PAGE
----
The day I was to leave for Europe I woke up late. I felt so unbelievably sick. So sick that I almost didn’t want to go. My mother saw my condition and told me that I had two options. The first was to cancel the trip. “Jared, you could always go when you feel better. Maybe you can go next year. Graduation will be here in a few months. You can always go then, honey,” she said, in a compassionate voice.
Option two, was to go into the family clinic on a Sunday morning, and see if the doctor had a bag of magic that he could sell me. I chose option two. I wasn’t going to miss going to Europe.
I was the first person into the doctor’s office. “Yes!” I thought, since I still hadn’t packed. That’s how hectic my life was.
“What seems to be the problem today?” the small Asian doctor questioned.
“Well, I’ve had this sore throat for almost two months and I can’t seem to get rid of it,” I replied in a quite scratchy voice.
“open wide Jared,” he asked as he reached for a tongue depressor. After looking into my mouth he asked me a few more questions about the sore throat. “Now Jared is there anything else bothering you?” the doctored inquired.
“No doctor that is all,” I remarked. My mother however felt that he needed to know about what my family doctor had said about my stomach, which was that I had I.B.S. Then the questions arose. I guess right there would have been the best time to bring up the stomach pains so intense that I would gag and the constant accounts of bloody stool. However, he never specifically asked me about them. So, I didn’t tell him. He scribbled down a few notes, gave me some magic and I was on my way. Back home, my sister had packed everything that I would need for my European vacation, and I was off to meet the group for the trip of a lifetime.
Europe was terrible. I couldn’t enjoy it. While others were seeing historic sights that I had dreamed of seeing, I suffered constant cramps, bloating, and pains were so intense I could barely walk and frequently verged on passing out. As the days passed on I left my trail throughout the land: the scarlet blood sitting in the loo in London, the ruby vital fluid of life in la toilet in Paris and the cherry color hemoglobin in el inodoro in Spain. I couldn’t say anything to anyone. All I knew was that death would have been a welcomed remedy. By the time I returned to the States my ‘simple condition’ had only gotten worse. I had dropped from 160 to a mere 120 pounds in almost two weeks. I was so weak that climbing the twelve oak steps to my upper level bedroom was impossible. The couch would have to do. My pale complexion was like that of a vampire, in contrast to my usual dark olive tone. The bones in my once full face were so defined, an anorexic would have been jealous. After seeing me go on like this for a few days, my mother, shocked by the barely living skeleton of her son, made an emergency doctors appointment.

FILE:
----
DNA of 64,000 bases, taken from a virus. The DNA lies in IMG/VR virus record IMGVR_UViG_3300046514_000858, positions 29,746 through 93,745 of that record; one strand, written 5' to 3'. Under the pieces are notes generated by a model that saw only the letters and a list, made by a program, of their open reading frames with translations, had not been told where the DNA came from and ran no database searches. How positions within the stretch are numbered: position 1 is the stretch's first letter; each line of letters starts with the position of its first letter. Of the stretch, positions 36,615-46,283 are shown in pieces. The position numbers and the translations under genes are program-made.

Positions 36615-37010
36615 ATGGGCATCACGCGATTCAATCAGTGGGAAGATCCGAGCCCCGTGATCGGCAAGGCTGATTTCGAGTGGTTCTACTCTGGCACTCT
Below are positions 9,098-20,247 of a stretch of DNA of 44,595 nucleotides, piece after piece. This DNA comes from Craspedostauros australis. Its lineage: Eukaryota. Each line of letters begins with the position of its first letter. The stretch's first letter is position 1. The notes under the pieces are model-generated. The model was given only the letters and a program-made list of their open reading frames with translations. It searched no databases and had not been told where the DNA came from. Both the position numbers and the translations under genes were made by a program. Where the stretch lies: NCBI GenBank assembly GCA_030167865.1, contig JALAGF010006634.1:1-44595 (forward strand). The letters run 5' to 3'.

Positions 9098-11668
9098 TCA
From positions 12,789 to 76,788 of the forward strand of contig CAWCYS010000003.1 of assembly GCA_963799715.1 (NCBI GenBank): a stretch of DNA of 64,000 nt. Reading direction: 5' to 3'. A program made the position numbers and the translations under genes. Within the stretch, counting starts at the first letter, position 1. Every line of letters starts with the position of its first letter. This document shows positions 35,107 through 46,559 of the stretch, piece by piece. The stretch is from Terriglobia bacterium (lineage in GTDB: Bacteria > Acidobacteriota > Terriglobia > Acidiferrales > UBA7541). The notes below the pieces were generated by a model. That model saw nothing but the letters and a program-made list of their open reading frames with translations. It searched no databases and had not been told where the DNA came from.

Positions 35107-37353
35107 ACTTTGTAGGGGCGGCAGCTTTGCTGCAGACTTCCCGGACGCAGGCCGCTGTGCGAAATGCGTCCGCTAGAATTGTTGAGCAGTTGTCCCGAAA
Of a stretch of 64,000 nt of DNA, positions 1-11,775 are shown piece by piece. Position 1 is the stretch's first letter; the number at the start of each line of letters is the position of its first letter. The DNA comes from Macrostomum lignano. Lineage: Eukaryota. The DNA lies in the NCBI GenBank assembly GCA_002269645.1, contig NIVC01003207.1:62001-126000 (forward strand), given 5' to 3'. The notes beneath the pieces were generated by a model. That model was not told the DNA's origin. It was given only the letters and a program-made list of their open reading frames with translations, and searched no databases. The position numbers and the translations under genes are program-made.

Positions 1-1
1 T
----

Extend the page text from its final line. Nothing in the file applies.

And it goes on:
The doctor did some blood work, and at 9:30 p.m., he called my house. “I need to see Jared in the office, now!” the doctor said.
My parents shaken by this call, packed me into the car and we were off. “What doctor is in his office at 9:30 at night, this must be serious?!?" My father stated.
Once we arrived, I was taken into a private exam room, and the questions arose. This time, from pure horror, I told the truth. The truth of the pains, the blood, the diarrhea, everything, and all I wanted was it to end. I told the doctor of the feeling of acid eating my intestines, the times I virtually passed out on the floor from the cringing, twisting pain, wishing that I would just die. Then he asked the question I still hear in my head today, “Jared,” he asked in a very serious, yet compassionate voice, “just how much blood and for how long?”
With tears rushing down my face I responded “Doctor, this has gone on for so long that I don’t remember when my stool wasn’t pure blood.”
Concerned, he decided I should be taken to the hospital. My parents and I were informed that the doctor didn’t know what the problem was, but he knew it was serious.
Once I was at the hospital I was assigned to a typical drab room. The walls were painted a whiter shade of pale, the bed was made up with sheets and blankets made of blue sandpaper. The window treatments were not like the lace ones that I had at home, but were the standard issued blinds that are in every hospital room. The smell of disinfectant and rubbing alcohol filled the air. A long netted curtain which didn’t match anything in the room, hung from the ceiling to provide some petite amount privacy. Here I thought that the best summer of my life was upon me, and I was stuck in a hospital!?! After many different specialists took a look at my charts, two days after my hospitalization a colon scope was ordered.
I remember being wheeled into the room, freezing from the cold hospital and open gown. Putting a sick person in a small clung dress, with no back is just stupid. I was put on a frigid, sterile table, as the doctor was prepping the I.V.